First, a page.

COVID-19 pandemic has left clients doubting their financial wellness, advisors say – Financial Planning

A year of economic dislocation brought on by the pandemic has left many clients thinking more deeply about their finances, with many advisors reporting that clients have low levels of confidence in their own financial wellness.

The COVID-19 pandemic instilled in clients a greater appreciation of their financial vulnerabilities, leading them to think more strategically about retirement and other long-term goals, according to Financial Planning’s latest Financial Wellness Report.

“People are much more open to completing a comprehensive financial plan,” one advisor says in the quarterly survey.

But that was not a universal sentiment. Other advisors described the frustration of working with clients who reacted emotionally to COVID-related headlines over the past year. Some advisors even saw clients moving away from their goals-based financial plans during the pandemic.

“This last year has caused too many people to stop thinking long-term,” one advisor says.

Advisors variously described clients as getting spooked by market volatility or concerned about immediate financial needs, factors that led some clients to want to pull out of the markets altogether.

“Keeping them invested during the pandemic has been the biggest challenge,” one advisor says.

But overall, advisors were fairly positive about their clients’ financial wellness — even if the clients didn’t feel that way themselves.

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For instance, half of the advisors polled say that the percentage of their clients who were on track for retirement had increased since March 2020, while just under 14% say their clients’ retirement readiness had decreased. Only one advisor says clients’ retirement readiness had “decreased significantly” since last March.

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“For the majority of our clients, their financial wellness has improved since the pandemic,” one advisor says.

The pandemic experience cut both ways when it came to clients’ retirement plans. Substantial minorities of advisors polled say that at least half of their clients are now either planning to retire earlier (20.5%) — or later (24.8%) — than they had been expecting to at the outset of the pandemic.

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One advisor suggests an explanation for that seeming bifurcation, observing that clients responded to the extreme circumstances arising from the pandemic by doubling down on their well-established financial habits.

“The pandemic has exacerbated client behavior,” that advisor says. “For poor savers, [with] the surplus in cash savings (through stimulus or savings that they couldn’t spend because they couldn’t go out, etc.), they’re finding new ways to spend the money instead of putting it towards their goals. For the good savers, they’ve taken the opportunity to pay down debt, including the mortgage, aggressively.”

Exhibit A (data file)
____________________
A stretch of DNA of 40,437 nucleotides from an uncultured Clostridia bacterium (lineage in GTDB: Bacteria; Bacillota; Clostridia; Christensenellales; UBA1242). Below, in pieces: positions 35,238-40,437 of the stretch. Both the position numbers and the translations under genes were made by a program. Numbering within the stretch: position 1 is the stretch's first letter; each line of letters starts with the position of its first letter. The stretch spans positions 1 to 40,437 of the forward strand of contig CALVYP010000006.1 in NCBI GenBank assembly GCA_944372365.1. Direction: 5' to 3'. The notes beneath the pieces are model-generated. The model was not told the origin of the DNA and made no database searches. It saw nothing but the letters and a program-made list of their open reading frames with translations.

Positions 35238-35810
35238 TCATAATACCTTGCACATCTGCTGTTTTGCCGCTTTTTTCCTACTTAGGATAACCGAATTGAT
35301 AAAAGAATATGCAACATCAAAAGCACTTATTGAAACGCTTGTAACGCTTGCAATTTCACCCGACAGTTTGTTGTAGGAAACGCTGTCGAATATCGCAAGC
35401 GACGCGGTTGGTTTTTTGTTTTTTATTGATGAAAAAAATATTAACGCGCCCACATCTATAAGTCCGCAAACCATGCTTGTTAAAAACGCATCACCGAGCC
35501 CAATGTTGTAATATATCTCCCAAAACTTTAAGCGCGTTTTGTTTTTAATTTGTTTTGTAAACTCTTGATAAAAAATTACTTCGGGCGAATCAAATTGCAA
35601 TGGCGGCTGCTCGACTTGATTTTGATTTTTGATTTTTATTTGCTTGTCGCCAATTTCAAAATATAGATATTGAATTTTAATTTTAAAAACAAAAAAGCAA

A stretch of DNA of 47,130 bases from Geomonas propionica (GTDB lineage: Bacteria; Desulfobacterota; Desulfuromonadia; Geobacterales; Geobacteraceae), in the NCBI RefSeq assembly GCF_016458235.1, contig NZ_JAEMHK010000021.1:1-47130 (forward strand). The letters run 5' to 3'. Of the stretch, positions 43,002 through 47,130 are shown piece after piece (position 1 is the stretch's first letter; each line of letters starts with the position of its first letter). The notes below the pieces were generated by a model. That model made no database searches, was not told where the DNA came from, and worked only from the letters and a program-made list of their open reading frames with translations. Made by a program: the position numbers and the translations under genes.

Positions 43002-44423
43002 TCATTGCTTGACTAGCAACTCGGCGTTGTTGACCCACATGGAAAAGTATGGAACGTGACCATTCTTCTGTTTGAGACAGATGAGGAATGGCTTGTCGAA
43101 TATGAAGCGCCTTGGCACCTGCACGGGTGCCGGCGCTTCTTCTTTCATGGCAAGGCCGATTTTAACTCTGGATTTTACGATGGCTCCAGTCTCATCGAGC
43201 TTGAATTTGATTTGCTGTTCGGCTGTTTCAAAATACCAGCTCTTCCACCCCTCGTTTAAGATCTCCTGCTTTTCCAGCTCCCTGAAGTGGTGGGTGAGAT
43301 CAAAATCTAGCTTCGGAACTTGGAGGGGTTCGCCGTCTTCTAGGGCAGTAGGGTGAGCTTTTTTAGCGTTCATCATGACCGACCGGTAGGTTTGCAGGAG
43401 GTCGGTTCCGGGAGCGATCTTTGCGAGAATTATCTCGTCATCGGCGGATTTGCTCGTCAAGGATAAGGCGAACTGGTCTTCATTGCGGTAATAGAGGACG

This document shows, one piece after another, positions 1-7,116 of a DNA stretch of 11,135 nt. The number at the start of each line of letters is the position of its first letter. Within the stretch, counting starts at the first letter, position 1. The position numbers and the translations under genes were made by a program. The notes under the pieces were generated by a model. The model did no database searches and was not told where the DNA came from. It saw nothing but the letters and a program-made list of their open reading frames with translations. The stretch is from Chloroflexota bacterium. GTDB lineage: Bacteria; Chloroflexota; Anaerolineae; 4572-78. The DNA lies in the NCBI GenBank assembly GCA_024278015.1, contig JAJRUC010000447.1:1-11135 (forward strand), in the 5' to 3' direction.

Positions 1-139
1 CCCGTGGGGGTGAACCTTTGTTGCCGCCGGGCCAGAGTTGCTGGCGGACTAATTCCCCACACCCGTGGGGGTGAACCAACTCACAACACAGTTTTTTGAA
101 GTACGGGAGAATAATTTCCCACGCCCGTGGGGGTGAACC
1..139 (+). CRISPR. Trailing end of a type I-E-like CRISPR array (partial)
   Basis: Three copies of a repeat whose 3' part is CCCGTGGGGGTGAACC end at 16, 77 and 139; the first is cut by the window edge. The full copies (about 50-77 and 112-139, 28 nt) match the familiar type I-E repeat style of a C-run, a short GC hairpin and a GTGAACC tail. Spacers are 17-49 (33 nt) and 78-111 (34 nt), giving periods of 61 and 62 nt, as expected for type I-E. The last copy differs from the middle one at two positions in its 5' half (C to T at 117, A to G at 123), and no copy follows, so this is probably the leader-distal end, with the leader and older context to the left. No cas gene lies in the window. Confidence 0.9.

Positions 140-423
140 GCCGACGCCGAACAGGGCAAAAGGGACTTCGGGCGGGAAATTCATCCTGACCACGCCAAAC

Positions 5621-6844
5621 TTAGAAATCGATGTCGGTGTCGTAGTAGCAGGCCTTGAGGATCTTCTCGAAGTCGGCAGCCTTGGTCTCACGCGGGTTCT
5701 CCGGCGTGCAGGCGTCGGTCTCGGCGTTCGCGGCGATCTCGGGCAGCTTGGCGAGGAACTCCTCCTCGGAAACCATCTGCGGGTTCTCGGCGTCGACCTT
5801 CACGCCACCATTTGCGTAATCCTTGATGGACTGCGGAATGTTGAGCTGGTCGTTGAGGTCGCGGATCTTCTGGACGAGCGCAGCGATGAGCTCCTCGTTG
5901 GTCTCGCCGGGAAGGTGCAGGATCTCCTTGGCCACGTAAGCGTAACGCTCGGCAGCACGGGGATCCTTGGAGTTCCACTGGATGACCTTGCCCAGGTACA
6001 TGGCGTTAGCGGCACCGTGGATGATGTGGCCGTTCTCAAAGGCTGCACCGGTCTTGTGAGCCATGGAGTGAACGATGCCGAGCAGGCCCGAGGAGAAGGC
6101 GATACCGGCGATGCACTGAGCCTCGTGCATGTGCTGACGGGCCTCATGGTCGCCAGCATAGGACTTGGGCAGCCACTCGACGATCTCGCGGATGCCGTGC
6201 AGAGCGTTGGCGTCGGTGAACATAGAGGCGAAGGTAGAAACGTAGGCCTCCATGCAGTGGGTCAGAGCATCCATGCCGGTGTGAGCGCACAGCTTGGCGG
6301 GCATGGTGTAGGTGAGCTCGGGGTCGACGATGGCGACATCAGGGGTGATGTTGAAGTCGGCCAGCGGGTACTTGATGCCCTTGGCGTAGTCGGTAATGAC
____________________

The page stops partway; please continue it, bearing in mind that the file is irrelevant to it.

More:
The survey revealed an apparent disconnect with how clients view their own financial wellness with their advisors’ assessments.

In short, advisors say, clients are too hard on themselves.

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When polled about their own assessments, 79.7% of advisors say they believed their clients were somewhat, very or extremely prepared to advance their financial wellness.

“The pandemic has made my clients more focused on the importance of being financially prepared and more open to taking advice on how to be better prepared,” one advisor says.

But when asked about their clients’ thoughts on their own financial wellness, 84% of advisors say that between 0% and 25% of their clients are “extremely confident.” More than 92% of advisors polled said that no more than 50% of their clients are even “somewhat confident.”

“We teach financial wellness to all of our clients,” says one advisor. “It’s up to them to put that in place, but we touch base and encourage at every chance we get.”

Advisors also reflected on how they adapted their own practices to pandemic realities. Sixty-five percent of respondents say that they began conducting virtual client meetings over the past year, which, combined with the 31% who say they were already doing remote meetings, suggests it has become a near-universal practice.

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The figures were nearly as high when advisors were asked about working from home. Fifty-three percent of respondents say they began working from home during the pandemic, added onto 36% who say they had already been doing so.

A substantial majority of those surveyed expect that they will continue working from home (72%) and holding virtual client meetings (85%) after the pandemic is over.

Advisors were also asked to rank a long list of financial wellness priorities they intend to focus on with their clients following the pandemic. Most advisors say their top priorities would be working on retirement and estate planning, 50% say they are focused on helping clients build up cash reserves, while 43% are looking to help clients reduce interest on mortgages and other loans.

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Repeatedly, advisors surveyed in the most recent Financial Wellness Report stress the importance of communication and education as keys to improving clients’ financial wellness.

“At this time it is paramount to be in contact with clients,” one advisor says.

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Another puts the process of educating clients in the context of advisors’ larger duties of loyalty and care.

“Our role as fiduciaries should involve not only managing their wealth,” the advisor says, “but helping them increase their knowledge so we are working together towards the same goal.”

Contributing Writer , Financial Planning